Asia's Game of Thrones
India and Vietnam Flirt with Security Cooperation

India’s Air Force Chief visited Vietnam last week, as New Delhi made yet another move to strengthen military ties with a regional power. The Diplomat picked up the story over the weekend:

The Indian Air Force’s (IAF) chief marshall, Arup Raha, arrived in Vietnam on Thursday, where he was received by Vietnam’s minister of defense, General Phùng Quang Thanh. Raha is in Vietnam for a three-day visit where he will meet with a range of senior Vietnamese defense officials and discuss military cooperation between the two countries. Raha’s visit emphasizes the ongoing strategic convergence between Hanoi and New Delhi. Both India and Vietnam have expanded their defense cooperation in recent months, with high-level discussions about security cooperation becoming relatively routine.

Thanh, according to a report in Vietnam’s Tuoi Tre, “hailed Raha’s visit, considering it a boost to the traditional friendship, mutual understanding and trust between the two countries and peoples, particularly in defense ties.” To date, India and Vietnam haven’t focused specifically on air force cooperation, preferring instead to build their security ties around maritime security. The specifics of Raha’s agenda in Hanoi remain obscure for the moment. In broad terms, Vietnamese reports notes that the Indian air chief’s agenda will be broad enough to address strategic security cooperation between the two countries.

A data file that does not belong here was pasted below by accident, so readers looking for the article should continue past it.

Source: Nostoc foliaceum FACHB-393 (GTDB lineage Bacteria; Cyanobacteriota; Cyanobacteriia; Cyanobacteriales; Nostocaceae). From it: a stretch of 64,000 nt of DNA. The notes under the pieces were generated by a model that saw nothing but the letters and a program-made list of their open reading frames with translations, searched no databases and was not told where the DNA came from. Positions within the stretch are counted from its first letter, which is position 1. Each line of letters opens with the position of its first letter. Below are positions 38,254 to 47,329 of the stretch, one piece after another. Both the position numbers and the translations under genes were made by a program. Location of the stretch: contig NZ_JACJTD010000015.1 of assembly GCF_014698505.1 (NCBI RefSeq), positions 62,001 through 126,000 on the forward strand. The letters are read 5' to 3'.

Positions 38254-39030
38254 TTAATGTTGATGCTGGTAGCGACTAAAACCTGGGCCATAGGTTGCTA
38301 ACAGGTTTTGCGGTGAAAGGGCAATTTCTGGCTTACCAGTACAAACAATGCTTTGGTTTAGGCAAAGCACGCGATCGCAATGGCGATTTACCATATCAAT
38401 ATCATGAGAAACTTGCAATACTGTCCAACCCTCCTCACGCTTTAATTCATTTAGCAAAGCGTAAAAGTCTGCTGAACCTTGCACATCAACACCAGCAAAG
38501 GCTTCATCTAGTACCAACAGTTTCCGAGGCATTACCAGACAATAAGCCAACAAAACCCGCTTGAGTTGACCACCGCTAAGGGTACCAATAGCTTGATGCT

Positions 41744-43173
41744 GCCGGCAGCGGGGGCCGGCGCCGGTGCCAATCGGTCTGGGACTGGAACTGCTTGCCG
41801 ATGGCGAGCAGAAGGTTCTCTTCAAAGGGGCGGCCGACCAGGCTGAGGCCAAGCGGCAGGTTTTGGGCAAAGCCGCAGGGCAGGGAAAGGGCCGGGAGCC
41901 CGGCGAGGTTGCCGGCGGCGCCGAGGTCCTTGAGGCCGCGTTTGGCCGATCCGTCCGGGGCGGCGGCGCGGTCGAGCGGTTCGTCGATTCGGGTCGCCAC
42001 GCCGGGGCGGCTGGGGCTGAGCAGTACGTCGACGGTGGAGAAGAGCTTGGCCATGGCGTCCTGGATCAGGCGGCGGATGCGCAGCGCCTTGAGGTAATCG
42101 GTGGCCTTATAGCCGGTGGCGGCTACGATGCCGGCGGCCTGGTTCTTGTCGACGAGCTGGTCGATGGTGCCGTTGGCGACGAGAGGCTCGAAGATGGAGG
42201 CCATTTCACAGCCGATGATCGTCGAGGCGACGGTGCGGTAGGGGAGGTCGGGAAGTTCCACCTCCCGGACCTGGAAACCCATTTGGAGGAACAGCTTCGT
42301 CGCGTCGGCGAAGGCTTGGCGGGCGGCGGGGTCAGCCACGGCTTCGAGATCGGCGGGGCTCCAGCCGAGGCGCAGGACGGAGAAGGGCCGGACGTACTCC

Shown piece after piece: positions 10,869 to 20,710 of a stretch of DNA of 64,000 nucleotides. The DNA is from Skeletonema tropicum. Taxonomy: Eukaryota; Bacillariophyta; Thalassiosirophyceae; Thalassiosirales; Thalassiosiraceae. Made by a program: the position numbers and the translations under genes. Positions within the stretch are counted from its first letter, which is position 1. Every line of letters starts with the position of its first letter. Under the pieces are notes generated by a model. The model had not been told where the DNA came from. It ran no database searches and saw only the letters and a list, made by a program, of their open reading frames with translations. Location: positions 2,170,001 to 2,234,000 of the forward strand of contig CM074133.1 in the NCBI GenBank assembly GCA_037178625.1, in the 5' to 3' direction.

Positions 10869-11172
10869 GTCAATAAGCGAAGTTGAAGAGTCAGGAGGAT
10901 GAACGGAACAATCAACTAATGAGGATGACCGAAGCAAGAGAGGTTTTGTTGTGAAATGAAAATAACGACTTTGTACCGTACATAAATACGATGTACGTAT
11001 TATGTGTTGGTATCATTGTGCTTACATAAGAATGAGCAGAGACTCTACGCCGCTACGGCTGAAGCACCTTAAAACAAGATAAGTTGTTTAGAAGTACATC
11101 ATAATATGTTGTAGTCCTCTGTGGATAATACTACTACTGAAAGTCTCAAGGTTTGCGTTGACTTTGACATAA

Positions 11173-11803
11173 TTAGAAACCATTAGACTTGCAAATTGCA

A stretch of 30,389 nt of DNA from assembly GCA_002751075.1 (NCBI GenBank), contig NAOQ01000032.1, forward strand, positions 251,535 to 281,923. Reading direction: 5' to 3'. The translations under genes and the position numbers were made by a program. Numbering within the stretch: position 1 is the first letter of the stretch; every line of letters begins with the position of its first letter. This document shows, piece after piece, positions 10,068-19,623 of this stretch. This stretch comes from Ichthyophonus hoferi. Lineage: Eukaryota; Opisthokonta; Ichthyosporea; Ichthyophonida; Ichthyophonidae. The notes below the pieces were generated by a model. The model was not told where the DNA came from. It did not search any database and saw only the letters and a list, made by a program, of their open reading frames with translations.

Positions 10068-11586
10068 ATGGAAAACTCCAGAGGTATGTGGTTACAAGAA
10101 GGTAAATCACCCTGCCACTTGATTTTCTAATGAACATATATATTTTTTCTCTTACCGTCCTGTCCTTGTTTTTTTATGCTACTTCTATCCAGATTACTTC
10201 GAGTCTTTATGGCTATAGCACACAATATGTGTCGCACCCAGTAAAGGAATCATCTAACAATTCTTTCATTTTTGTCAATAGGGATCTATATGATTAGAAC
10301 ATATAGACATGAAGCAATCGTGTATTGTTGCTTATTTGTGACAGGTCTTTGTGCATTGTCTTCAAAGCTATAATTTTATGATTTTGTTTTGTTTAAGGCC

India has asserted itself more aggressively abroad since Prime Minister Modi’s election. Last year, Modi reached out to Taiwan. In March, his government announced a big increase in military spending. And over the weekend, the Indian navy was busy conducting exercises with its Australian counterpart. That effort was organized after the Aussies expressed interest in joining the upcoming MALABAR naval exercise, a landmark trilateral event between Japan, India, and the United States.

India is also enjoying its newfound economic status as what the Wall Street Journal called “the strongest of the weak” among emerging markets. India’s GDP is still a fraction of China’s, but it is increasingly viewed as a relatively stable investment. If India does prosper at the expense of other emerging powers (and that is far from a sure bet), look for New Delhi to take more confident steps to confront Chinese power.

Features Icon
show comments
© The American Interest LLC 2005-2017 About Us Masthead Submissions Advertise Customer Service